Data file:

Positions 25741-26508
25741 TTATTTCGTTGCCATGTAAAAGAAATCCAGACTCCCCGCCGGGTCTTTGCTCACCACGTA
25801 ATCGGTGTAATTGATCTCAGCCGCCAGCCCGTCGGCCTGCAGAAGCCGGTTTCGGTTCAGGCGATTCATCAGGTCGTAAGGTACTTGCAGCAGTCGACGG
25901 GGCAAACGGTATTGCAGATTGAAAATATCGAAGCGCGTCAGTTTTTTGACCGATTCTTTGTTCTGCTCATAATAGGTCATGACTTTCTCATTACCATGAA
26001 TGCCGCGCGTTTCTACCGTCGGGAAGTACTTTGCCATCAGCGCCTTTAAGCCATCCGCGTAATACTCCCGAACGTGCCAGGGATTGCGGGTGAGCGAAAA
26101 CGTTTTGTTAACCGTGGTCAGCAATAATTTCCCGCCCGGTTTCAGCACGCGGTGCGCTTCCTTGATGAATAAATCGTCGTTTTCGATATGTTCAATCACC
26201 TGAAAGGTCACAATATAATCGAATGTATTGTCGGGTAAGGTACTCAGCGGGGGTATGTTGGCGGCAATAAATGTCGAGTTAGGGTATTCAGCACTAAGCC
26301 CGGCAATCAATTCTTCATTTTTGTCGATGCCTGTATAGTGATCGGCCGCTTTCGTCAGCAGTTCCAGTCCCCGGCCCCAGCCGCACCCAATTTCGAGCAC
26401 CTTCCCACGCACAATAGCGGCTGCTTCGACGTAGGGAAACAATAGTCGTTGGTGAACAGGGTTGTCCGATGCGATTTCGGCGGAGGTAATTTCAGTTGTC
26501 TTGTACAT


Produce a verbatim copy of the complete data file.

Positions 25741-26508
25741 TTATTTCGTTGCCATGTAAAAGAAATCCAGACTCCCCGCCGGGTCTTTGCTCACCACGTA
25801 ATCGGTGTAATTGATCTCAGCCGCCAGCCCGTCGGCCTGCAGAAGCCGGTTTCGGTTCAGGCGATTCATCAGGTCGTAAGGTACTTGCAGCAGTCGACGG
25901 GGCAAACGGTATTGCAGATTGAAAATATCGAAGCGCGTCAGTTTTTTGACCGATTCTTTGTTCTGCTCATAATAGGTCATGACTTTCTCATTACCATGAA
26001 TGCCGCGCGTTTCTACCGTCGGGAAGTACTTTGCCATCAGCGCCTTTAAGCCATCCGCGTAATACTCCCGAACGTGCCAGGGATTGCGGGTGAGCGAAAA
26101 CGTTTTGTTAACCGTGGTCAGCAATAATTTCCCGCCCGGTTTCAGCACGCGGTGCGCTTCCTTGATGAATAAATCGTCGTTTTCGATATGTTCAATCACC
26201 TGAAAGGTCACAATATAATCGAATGTATTGTCGGGTAAGGTACTCAGCGGGGGTATGTTGGCGGCAATAAATGTCGAGTTAGGGTATTCAGCACTAAGCC
26301 CGGCAATCAATTCTTCATTTTTGTCGATGCCTGTATAGTGATCGGCCGCTTTCGTCAGCAGTTCCAGTCCCCGGCCCCAGCCGCACCCAATTTCGAGCAC
26401 CTTCCCACGCACAATAGCGGCTGCTTCGACGTAGGGAAACAATAGTCGTTGGTGAACAGGGTTGTCCGATGCGATTTCGGCGGAGGTAATTTCAGTTGTC
26501 TTGTACAT